Sunday, 29 December 2019

Read in Nov/Dec - Book Reviews

Trying to "catch up" with a number short reviews of what I've been reading and listening to in November and December...


The Murder at Redmire Hall by J.R. Ellis
(Kindle + Audible)
No 3 in the Yorkshire Murder Mysteries series

Lord Redmire intends to perform an impossible locked-door illusion on live TV. But the trick goes fatally wrong - and right in front of special guest DCI Jim Oldroyd... As Oldroyd and his DS Stephanie Johnson soon discover, nearly everyone at the event had a reason to resent the eccentric lord. But in this case, it’s not just a question of who did it and why - but how?

It may have been this locked-door mystery that made me look up and re-read another classic in that genre. (Which I've read before, in Swedish, but I always seem to forget the details of mysteries after a while, so usually fall for the same traps when I reread ...) 

The Red House Mystery by A.A. Milne (1922)
Yes - by the author of Winnie the Pooh! Milne wrote other things as well, but I think this was his only mystery novel. The book was an immediate success when it was first published, frequently reprinted, and is still regarded as a classic in its genre. The setting is an English country house, where the owner has been entertaining a small house party, when a long-lost brother, the black sheep of the family, arrives - and is shortly afterwards found shot under mysterious circumstances. A friend of one of the guests turns up, and together the two friends take on trying to solve the mysteries in a Sherlock & Watson fashion.

Miss Hargreaves by Frank Baker (1940)
(Kindle + Audible) 

This is a book I got curious about after reading a review by Terra at the blog *Terra Garden*. I first read it on Kindle, but then decided this was one I'd also probably enjoy listenting to (and perhaps more than once) - so bought the audio as well. (I don't regret that. The audio narration is very good too.) 

The narration style reminded me a bit of one of my favourite classics, Three Men in a Boat by Jerome K. Jerome. However, Miss Hargreaves also has a touch of magic to it - although I don't think the word magic is ever used in the story. (Mary Poppins also came to mind for me - even if I suspect that both Mary and Miss Hargreaves might resent the comparison...)

It is not a children's story, but it involves a great deal of whimsicality or "spur of the moment" ideas - and afterthought. It all starts when the narrator, a young man by name of Norman, and his friend Henry, are away on a holiday and visit a church as tourists. In conversation with the man showing them around in that church, they "happen" to invent a fictive acquaintance - Miss Hargreaves. This spur of the moment impulse comes to cause them a lot more trouble than they could ever have imagined...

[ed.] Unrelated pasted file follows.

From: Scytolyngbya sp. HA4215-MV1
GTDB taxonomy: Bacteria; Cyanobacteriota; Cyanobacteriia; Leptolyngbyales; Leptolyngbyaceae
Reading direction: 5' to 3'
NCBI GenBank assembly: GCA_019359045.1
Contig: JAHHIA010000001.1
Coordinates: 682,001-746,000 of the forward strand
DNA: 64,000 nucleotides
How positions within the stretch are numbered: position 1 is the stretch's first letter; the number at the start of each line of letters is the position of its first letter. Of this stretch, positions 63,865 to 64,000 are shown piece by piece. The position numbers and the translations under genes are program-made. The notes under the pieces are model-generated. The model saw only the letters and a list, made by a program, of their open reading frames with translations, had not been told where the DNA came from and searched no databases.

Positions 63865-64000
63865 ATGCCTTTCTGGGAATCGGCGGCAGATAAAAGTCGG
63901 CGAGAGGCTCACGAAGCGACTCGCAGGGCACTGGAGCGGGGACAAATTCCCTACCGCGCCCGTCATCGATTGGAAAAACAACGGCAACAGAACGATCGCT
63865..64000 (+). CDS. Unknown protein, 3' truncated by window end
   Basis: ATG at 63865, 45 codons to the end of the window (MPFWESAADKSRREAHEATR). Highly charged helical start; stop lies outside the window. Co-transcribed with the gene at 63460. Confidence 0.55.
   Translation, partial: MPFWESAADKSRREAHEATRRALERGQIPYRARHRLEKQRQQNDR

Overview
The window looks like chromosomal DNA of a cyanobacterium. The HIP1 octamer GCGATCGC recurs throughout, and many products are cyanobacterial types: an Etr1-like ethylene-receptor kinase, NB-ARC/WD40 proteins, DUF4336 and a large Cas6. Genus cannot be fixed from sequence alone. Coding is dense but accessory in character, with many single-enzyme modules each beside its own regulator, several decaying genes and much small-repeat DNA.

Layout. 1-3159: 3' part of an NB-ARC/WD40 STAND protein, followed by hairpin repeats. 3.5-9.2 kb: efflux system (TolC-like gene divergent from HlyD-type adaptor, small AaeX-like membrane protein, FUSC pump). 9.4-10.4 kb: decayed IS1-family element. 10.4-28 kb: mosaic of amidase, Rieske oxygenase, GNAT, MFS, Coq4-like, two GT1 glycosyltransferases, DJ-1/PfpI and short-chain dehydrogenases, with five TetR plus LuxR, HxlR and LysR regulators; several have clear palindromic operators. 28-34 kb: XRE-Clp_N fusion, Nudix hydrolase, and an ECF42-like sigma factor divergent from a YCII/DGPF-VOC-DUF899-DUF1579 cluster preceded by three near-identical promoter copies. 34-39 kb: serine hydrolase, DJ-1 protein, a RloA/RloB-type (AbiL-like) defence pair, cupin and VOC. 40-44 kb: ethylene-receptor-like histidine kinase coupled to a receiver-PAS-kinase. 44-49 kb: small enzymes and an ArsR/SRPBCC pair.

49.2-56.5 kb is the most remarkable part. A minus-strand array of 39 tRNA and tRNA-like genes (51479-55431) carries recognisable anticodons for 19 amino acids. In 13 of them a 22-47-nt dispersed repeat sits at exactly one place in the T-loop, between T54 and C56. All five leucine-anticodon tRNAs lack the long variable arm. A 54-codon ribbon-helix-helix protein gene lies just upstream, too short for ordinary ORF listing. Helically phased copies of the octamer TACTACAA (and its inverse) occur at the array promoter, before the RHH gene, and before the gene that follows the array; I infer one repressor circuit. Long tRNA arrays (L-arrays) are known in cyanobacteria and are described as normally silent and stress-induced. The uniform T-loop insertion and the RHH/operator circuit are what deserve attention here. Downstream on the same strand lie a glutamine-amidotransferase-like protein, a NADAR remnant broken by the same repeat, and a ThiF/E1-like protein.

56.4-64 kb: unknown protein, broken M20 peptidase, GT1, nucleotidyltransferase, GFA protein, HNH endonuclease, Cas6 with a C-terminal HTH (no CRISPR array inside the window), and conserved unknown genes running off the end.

The Starless Sea by Erin Morgenstern
 (Audio, 18:37, multiple narrators)

Quick summary: Not worth the time!!

I kept hoping that at some point I'd reach an 'aha' moment in this book... But it never came! It's a fantasy story, and like many great stories it starts with a door to a different world. However, to me this book read like a tedious computer game of the kind where ever so often you just come to a dead end, and have to start over; and then it's the same story all over again with very little change; until another dead end, and so on and so on. For a while I thought that perhaps to realize this was meant to be "the point" - but having reached the last page, I still couldn't really see it leading anywhere. So either I missed the point, or else there wasn't one. Only one thing seemed certain, and that was that I wasn't going to try and listen to it again to find out.  So for once, I actually made use of my Audible membership benefit to send back a book one didn't like (and get a credit to use for another instead).

Decided to "play it safe" with the next listen, and catch up with the latest Botswana No 1 Ladies' Detective Agency adventures... Oops, I found there were two I had missed...